MrTattieHeid wrote:
hpulley wrote:
Wendy wrote:[quote="hpulley"]Just 9yo but very woody already yet with an interesting peaty note, very smoky in the palate and finish now. Still doesn't seem balanced but an interesting scotch.


...By your description of the 9 yo Bunnahabhain Signatory peated sherry casked 59.1%, it sounds like the sherry influence has been dominated by the peat and smoke.


Hmm, I don't know if the sherry dominates the peat and smoke in the 9yo Bunny. The peat smoke is pretty strong too. It's just that it doesn't hang together as well as I'd like.


Mr Picky hates to stick his nose into other people's conversations (or at least would like you to think he does), but I think you two are misunderstanding each other. Nevertheless, I think you have answered the question, Harry.[/quote]

I'm actually a bit disappointed that Mr Picky dominated Mr TH: No jokes about domination! Thanks for pointing it out.

It appears that I misread Wendy's comment (Sorry!) but I stand by my statement that the only thing dominated in that dram is the original distillery character (well, there's a little left).

Harry

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Postby Deactivated Member » Sun Sep 09, 2007 5:03 am

hpulley wrote:I'm actually a bit disappointed that Mr Picky dominated Mr TH: No jokes about domination!


Not with Wendy in the room....

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killerwhale
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Postby killerwhale » Sun Sep 09, 2007 6:50 am

Have a Springbank 10 beside my comp. I'll have an Ardbeg Oogie later I think. :thumbsup:

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les taylor
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Postby les taylor » Sun Sep 09, 2007 8:32 am

It's 8 o'clock sunday morning so it's a big mug of expresso coffee, black and no sugar just how God intended it to be.


:)

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Postby Deactivated Member » Sun Sep 09, 2007 8:39 am

I also only seem to get in here during mornings these days, so once again it's time for an Earl Grey.
(Large mug, no milk, no sugar)


Unlike Les, I don't drink coffee.
MT

Mr Fjeld
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Postby Mr Fjeld » Sun Sep 09, 2007 3:44 pm

Nøgne Ø Wit. A wonderful belgian style wheat beer. Creates an illusion of ongoing summer in this very autumn-like weather.

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Postby Wendy » Sun Sep 09, 2007 4:34 pm

hpulley wrote:
MrTattieHeid wrote:
hpulley wrote:[quote="Wendy"][quote="hpulley"]Just 9yo but very woody already yet with an interesting peaty note, very smoky in the palate and finish now. Still doesn't seem balanced but an interesting scotch.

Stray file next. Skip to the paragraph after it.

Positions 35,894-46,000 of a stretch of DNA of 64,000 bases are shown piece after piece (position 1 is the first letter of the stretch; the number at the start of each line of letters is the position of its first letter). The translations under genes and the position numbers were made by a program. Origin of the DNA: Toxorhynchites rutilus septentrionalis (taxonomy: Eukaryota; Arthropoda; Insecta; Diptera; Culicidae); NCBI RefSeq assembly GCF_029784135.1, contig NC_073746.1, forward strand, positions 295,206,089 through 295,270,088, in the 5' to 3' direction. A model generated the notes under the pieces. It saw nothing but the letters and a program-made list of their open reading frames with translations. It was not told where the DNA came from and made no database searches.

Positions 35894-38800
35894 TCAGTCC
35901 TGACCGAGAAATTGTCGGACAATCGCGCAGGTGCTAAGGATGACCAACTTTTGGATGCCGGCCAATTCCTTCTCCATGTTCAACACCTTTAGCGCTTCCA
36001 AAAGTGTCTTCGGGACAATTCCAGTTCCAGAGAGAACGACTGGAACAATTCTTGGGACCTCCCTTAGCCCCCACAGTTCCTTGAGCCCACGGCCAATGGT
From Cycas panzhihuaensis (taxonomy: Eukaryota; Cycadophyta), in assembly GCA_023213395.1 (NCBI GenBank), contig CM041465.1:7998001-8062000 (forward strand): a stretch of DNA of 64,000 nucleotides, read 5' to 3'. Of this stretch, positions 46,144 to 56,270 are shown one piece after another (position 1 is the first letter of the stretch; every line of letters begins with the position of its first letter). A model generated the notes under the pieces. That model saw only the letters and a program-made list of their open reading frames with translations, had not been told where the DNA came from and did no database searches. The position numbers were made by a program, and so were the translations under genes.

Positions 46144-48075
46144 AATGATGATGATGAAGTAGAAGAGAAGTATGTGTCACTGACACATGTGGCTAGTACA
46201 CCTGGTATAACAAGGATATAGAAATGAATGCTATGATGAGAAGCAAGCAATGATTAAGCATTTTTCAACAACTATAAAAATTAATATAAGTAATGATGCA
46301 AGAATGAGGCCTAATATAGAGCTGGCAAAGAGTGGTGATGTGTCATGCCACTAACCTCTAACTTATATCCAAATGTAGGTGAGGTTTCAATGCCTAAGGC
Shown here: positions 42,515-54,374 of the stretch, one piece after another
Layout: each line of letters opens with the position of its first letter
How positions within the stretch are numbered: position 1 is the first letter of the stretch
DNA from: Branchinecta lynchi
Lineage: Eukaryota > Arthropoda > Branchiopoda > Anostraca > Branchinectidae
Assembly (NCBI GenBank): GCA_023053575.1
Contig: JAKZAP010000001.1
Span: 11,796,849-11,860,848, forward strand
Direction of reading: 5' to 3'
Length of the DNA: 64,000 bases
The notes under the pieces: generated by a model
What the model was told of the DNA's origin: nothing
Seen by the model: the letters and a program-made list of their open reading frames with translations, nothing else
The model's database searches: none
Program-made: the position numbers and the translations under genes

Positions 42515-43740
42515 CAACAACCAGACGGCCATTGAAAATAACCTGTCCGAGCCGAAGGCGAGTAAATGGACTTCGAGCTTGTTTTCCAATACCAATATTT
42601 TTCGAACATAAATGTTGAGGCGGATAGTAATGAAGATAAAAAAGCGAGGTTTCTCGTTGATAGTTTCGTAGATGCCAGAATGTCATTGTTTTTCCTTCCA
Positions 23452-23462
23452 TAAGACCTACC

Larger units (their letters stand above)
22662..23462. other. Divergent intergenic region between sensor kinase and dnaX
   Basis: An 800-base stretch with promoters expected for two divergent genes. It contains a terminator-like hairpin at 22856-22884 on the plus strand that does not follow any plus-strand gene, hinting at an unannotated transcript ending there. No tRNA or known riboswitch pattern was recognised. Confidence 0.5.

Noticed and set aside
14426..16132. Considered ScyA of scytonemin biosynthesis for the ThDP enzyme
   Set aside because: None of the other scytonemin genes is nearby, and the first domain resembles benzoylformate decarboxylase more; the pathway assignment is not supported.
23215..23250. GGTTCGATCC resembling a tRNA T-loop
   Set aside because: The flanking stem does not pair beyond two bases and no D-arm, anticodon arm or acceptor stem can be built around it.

...By your description of the 9 yo Bunnahabhain Signatory peated sherry casked 59.1%, it sounds like the sherry influence has been dominated by the peat and smoke.


Hmm, I don't know if the sherry dominates the peat and smoke in the 9yo Bunny. The peat smoke is pretty strong too. It's just that it doesn't hang together as well as I'd like.


Mr Picky hates to stick his nose into other people's conversations (or at least would like you to think he does), but I think you two are misunderstanding each other. Nevertheless, I think you have answered the question, Harry.[/quote]

I'm actually a bit disappointed that Mr Picky dominated Mr TH: No jokes about domination! Thanks for pointing it out.

It appears that I misread Wendy's comment (Sorry!) but I stand by my statement that the only thing dominated in that dram is the original distillery character (well, there's a little left).

Harry[/quote]

No problem, Harry. Even though you misunderstood who I thought was dominating who (Sherry vs Peat), you did an excellent job of answering my question. Mr. TH if you ever get the chance to join us (harry, frodo et moi) at one of our tasting sessions, Mr. Picky will have to stay home!!

cheers,
Wendy

Wow...what a quote labyrinth!

Dubois
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Postby Dubois » Sun Sep 09, 2007 8:35 pm

Glenfarclas 21 Yrs.

Fabulous...

netgio
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Postby netgio » Sun Sep 09, 2007 10:07 pm

Intersting combination tonight... Started with an Ardbeg Almost There with a drop of chilled water. This went down really well - water seemed to make it extra smokey while taking some of the CS burn away...yumm.

Decided to follow it with something "down market" rather than wasting something from the top shelf .... Black Bottle NAS. As it happens this worked really well - I'm enjoying the BB much more than I ever have as an opener.

All in all a greatly little Islay pairing...

Cheers!

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les taylor
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Postby les taylor » Sun Sep 09, 2007 11:31 pm

We've visited Dalmore 12 ob. Yamazaki 18, & Glenlivet Nadurra. Preceeding that was roast chicken stuffed with oranges and lemons to keep it moist, roasted on a doorstep of tiger bread which when finished off in the oven whilst the chicken rests before carving is fabulous. Along with steamed Cabbage( yum Yum the greener the better,)